President Obama and German Chancellor Angela Merkel arrive for a group photograph at the Group of Seven summit on June 7 near Garmisch-Partenkirchen, Germany. (Carl Court/Getty Images)

Before he sat down with the leaders of the seven largest industrialized democracies here Sunday, President Obama met with German Chancellor Angela Merkel, a sign of how important their sometimes strained relationship has become to his presidency.

Obama toured a small Bavarian village with the German chancellor, and he kept the mood light. The president praised the alphorn music that greeted his arrival, drank a beer and joked about needing some lederhosen. Then the two leaders discussed for about 45 minutes some of the thorniest and most important foreign policy problems Obama is facing in the fourth quarter of his presidency.

The list Sunday included the financial crisis in Greece, sanctions designed to punish Russia for its aggression in Ukraine and two issues Obama views as critical to his legacy: progress against climate change and the passage of free-trade agreements in Asia and in Europe. Merkel’s support will be critical in all of those endeavors.

“Merkel is the European leader he openly admits he’s been probably the closest to, and yet that relationship has really weathered a number of storms over the last year,” said Julianne Smith, a former deputy national security adviser in the Obama administration and a senior fellow at the Center for a New American Security.

Germans were outraged in 2013 after information released by whistleblower Edward Snowden showed that the National Security Agency was monitoring U.S. allies’ communications, including those of Merkel. The scandal resurfaced last month when new revelations suggested that Berlin’s foreign intelligence agency, known as the BND, might have helped the United States gather intelligence on hundreds of European companies and politicians.

The result has been a “spike in anti-Americanism,” said Heather Conley, a senior vice president at the Center for Strategic and International Studies.

In her public remarks, Merkel referred generally to “differences of opinion” with the United States but said the two countries shared an essential partnership based on “mutual interests.”

White House press secretary Josh Earnest said the sensitive surveillance issues did not come up in Obama’s meeting with Merkel. Instead the two leaders, both pragmatists when it comes to foreign policy, focused on areas in which they could cooperate.

Obama needs Merkel’s help most acutely in Ukraine, where Russian separatists recently launched a new offensive. About half of his meeting with Merkel was focused on the way forward in what increasingly looks like a stalemated conflict, in which Russian President Vladi­mir Putin seems to believe that if he can hold out long enough, the resolve of Ukraine’s European allies will fracture.

Defense Secretary Ashton B. Carter, during a visit to Germany last week, conceded that tough economic sanctions had not curbed Putin’s aggressive behavior and suggested that other measures would be needed, though he did not specify what those might entail.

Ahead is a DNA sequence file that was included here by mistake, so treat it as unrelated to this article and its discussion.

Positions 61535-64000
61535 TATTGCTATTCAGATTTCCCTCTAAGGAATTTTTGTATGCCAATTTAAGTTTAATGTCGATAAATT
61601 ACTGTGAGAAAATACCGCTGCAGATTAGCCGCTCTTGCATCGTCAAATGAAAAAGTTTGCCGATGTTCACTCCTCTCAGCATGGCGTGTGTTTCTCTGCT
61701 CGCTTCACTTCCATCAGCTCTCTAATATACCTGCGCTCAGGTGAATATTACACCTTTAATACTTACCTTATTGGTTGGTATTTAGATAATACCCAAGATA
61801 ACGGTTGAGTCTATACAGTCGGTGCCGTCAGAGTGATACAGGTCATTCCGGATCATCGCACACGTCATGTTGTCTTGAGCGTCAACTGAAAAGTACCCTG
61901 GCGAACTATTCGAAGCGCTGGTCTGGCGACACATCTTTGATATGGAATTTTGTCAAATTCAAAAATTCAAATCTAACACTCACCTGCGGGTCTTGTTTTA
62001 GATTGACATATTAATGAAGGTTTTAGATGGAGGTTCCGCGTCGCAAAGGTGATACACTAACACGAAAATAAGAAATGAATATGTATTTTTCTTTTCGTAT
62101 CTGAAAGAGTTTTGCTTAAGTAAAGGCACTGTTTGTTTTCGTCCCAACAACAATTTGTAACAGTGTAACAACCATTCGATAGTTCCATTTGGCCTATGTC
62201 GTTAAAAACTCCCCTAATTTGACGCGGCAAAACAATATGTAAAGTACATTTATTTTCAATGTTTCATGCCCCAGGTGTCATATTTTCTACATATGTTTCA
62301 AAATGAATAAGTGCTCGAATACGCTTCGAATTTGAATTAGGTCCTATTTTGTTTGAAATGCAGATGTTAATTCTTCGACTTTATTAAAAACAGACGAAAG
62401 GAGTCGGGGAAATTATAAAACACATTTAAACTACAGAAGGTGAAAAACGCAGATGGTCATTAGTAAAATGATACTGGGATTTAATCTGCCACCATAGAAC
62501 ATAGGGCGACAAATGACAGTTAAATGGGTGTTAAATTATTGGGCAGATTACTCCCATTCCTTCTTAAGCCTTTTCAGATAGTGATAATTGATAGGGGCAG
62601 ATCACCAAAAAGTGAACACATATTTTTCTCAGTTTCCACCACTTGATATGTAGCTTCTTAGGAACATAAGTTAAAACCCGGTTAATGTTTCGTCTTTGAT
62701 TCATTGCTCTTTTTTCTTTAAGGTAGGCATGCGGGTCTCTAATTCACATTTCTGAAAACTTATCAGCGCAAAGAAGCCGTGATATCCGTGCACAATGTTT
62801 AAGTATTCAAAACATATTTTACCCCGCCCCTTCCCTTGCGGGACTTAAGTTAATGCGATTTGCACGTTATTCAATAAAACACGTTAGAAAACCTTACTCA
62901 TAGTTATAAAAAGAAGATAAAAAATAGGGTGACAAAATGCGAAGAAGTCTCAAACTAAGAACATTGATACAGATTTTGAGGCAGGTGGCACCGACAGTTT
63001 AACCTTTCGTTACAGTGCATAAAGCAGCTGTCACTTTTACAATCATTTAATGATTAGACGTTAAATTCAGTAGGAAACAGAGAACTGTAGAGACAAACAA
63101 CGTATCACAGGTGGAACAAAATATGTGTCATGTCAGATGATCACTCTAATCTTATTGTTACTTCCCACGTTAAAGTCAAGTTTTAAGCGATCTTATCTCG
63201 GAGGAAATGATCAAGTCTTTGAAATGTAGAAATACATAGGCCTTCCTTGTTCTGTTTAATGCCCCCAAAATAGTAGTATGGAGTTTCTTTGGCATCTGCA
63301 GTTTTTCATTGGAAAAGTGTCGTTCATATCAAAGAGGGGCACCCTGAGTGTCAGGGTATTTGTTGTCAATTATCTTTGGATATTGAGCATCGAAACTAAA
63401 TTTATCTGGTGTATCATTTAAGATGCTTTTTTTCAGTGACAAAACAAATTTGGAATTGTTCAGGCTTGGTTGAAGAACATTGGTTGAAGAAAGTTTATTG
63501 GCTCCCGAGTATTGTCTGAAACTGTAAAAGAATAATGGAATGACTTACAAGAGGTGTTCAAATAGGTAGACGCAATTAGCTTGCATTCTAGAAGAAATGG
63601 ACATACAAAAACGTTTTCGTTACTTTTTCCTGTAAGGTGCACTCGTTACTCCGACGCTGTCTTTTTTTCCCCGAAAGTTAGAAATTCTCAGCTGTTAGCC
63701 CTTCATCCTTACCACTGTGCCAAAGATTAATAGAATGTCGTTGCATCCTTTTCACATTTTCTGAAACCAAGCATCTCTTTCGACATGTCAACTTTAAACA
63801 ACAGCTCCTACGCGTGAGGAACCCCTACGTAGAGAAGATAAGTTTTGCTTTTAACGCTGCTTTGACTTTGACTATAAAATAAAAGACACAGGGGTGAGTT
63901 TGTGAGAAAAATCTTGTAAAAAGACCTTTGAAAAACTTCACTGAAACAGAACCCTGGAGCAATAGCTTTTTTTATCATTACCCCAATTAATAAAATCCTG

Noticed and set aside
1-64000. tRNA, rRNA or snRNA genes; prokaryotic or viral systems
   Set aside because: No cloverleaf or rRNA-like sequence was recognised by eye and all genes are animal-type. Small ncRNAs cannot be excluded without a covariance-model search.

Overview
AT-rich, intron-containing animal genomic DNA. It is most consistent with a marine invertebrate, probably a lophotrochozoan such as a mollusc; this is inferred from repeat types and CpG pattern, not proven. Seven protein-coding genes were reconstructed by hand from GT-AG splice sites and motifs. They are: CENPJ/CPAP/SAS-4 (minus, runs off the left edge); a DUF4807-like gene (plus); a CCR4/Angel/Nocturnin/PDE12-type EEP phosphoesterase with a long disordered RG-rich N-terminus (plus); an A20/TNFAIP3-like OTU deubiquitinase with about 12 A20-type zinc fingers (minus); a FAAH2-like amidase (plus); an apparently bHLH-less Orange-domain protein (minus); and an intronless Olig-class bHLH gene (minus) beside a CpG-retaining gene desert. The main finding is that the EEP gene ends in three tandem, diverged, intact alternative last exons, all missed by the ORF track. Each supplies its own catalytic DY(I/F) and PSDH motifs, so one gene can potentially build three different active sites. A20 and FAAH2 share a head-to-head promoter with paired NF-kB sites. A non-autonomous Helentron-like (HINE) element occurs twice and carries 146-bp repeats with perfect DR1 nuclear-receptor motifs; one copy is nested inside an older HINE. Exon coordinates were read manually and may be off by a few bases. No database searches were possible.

Obama has maintained that the only way to stop the fighting in Ukraine is through a diplomatic solution, driven by the sanctions regime that is in place. His message Sunday to the European allies, which would need to renew the sanctions at a meeting later this month, was to “stay vigilant” and focused.

That is where Merkel will be crucial. A fluent Russian-speaker, Merkel is the Western leader with the closest relationship with Putin.

“Obviously, Chancellor Merkel has played an important and leading role in preserving this unity,” Earnest said.

Less clear is what the White House and the allies will do if the increasingly fragile peace in Ukraine crumbles entirely.

Obama and the other Group of Seven leaders will need over the next few days to “try to forge a consensus” on how the West might respond if the Russians continue to escalate the fighting, said Charles Kupchan, White House senior director for European affairs. For now, the prospect of selling defensive weapons to Ukrainian forces, an idea that has little support among Washington’s European allies and relatively strong backing in Congress, appears to be dead.

The White House is also relying on Merkel to help forge a compromise with Greece that satisfies the country’s creditors without ruining its economy or forcing Greece out of the European Union. Such a collapse could cause volatility in global financial markets, hurting Europe and the United States.

On trade, Obama is pushing a 12-nation deal in the Asia-Pacific region, the Trans-Pacific Partnership, which faces staunch resistance from many in his party. If it succeeds, the president would like to conclude a similar deal with Europe, where Merkel’s assistance would again be essential to overcome resistance among some on the continent to free-trade deals.

The trade issue has become “something of a proxy for engagement in the world,” said Richard Fontaine, president of the Center for a New American Security.

Obama would like to emerge from the next two days of meetings with the G-7 allies with informal pledges to reduce greenhouse gas emissions ahead of a climate-change summit this year in Paris. It is an issue on which Obama’s goals and aspirations are largely in sync with those of Merkel and many of the other European leaders.

The meetings this week in Germany are an “important milestone on this issue,” said Ben Rhodes, a deputy national security adviser to Obama. “We can move both with announcing our own targets and taking steps to support other countries to protect the environment.”